Fungi Appear to Talk in a Language Similar to Humans

Fungi have been recorded having conversations, with a scientist finding they can communicate with a language similar to that of humans.

Over the last decade, researchers have found evidence that plants are able to communicate.

Research published in 2019 even suggested they "scream" when cut. Fungi are neither plant nor animal, instead belonging to their own kingdom. This includes yeasts, molds and mushrooms.

Andrew Adamatzky, from the Unconventional Computing Laboratory at the University of the West of England, Bristol, said he started looking for language in fungi out of curiosity.

He had previously found slime mold exhibited apparent cognitive abilities via spikes of electrical activity, so wanted to see if fungi did the same.

A species of fungi with electrodes recording spikes in activity. Andy Adamtzky found fungi communicate with a language similar to humans. Andy Adamatzky

In his current position, Adamatzky creates prototype devices using biological, chemical and physical substrates.

If he wanted to make a fungi-based computing device, he would need to understand how information is transferred by them.

Another part of his job involves creating building structures from substrates colonized by fungus: "Some parts of the substrate include living mycelium which will be responsible for sensing environmental clues and making decisions about the environment," he told Newsweek. "This will be done via electrical activity."

In his latest study, Adamatzky collected four different species of fungi. These were ghost fungi, Enoki fungi, split gill fungi and caterpillar fungi. He prodded the specimens with electrodes and recorded changes in electrical activity.

His findings, published in the journal Royal Society Open Science, showed big trains of electrical spikes comparable with neurons.

Adamatzky then compared these spikes with those seen in human language and found similarities. "I reconstructed [the] potential syntax of fungal language," he said.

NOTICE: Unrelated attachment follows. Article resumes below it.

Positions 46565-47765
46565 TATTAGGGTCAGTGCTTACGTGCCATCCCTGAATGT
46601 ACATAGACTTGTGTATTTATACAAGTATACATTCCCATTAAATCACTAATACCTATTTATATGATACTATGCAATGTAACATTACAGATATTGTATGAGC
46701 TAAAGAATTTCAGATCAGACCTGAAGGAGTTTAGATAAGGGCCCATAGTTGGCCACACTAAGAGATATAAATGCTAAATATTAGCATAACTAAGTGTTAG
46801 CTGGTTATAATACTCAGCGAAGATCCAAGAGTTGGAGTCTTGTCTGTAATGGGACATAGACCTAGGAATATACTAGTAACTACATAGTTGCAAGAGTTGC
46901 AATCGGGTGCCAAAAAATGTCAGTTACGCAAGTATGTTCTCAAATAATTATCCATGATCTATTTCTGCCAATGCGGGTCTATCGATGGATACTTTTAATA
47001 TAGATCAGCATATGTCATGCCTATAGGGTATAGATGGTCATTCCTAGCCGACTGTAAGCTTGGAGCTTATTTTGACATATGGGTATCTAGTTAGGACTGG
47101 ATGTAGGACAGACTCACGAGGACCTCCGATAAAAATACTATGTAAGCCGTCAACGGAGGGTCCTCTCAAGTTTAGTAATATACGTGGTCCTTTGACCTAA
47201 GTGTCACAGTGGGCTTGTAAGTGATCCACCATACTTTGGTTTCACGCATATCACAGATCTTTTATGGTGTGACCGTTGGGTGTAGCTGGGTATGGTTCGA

Macrolepiota procera
Macrolepiota procera, the parasol mushroom. Andrew Adamatzky found fungi have vocabularies of around 50 words. Irina Petrova Adamatzky

The study showed how the spikes resemble vocabularies of around 50 words, with word length being similar to those of human language.

There were differences in terms of language complexity between species, with ghost fungi and split gill fungi having a larger lexicon.

Adamatzky said the fungi could be saying several things. They may be telling one another of their presence in the same way wolves howl, or they could be telling other parts of the mycelium—the root-like structure of a fungus—about the presence of attractants or repellants.

"There is also another option—they are saying nothing," he said.

"Propagating mycelium tips are electrically charged, and, therefore, when the charged tips pass in a pair of differential electrodes a spike in the potential difference is recorded."

Cordyceps militaris
Cordyceps militaris. This fungi, also known as caterpillar fungi, was one of the species used in Adamatzky's experiments. Irina Petrova Adamatzky

In the study, Adamatzky said there are several directions for research.

The language differences between the species could be examined, as well as the potential for a fungal grammar system. He said more fungi species will need to be examined to understand variation in language.

"Probably the most important direction of future research, would be to make a thorough and detailed classification of fungal words, derived from the train of spikes," he wrote.

"Right now, we classified the word based solely on a number of spikes in the corresponding trains. This is indeed quite a primitive classification akin to interpreting binary words only by sums of their bits and not exact configurations of 1s and 0s.

"That said we should not expect quick results: we are yet to decipher the language of cats and dogs despite living with them for centuries and research into electrical communication of fungi is in its pure infant stage."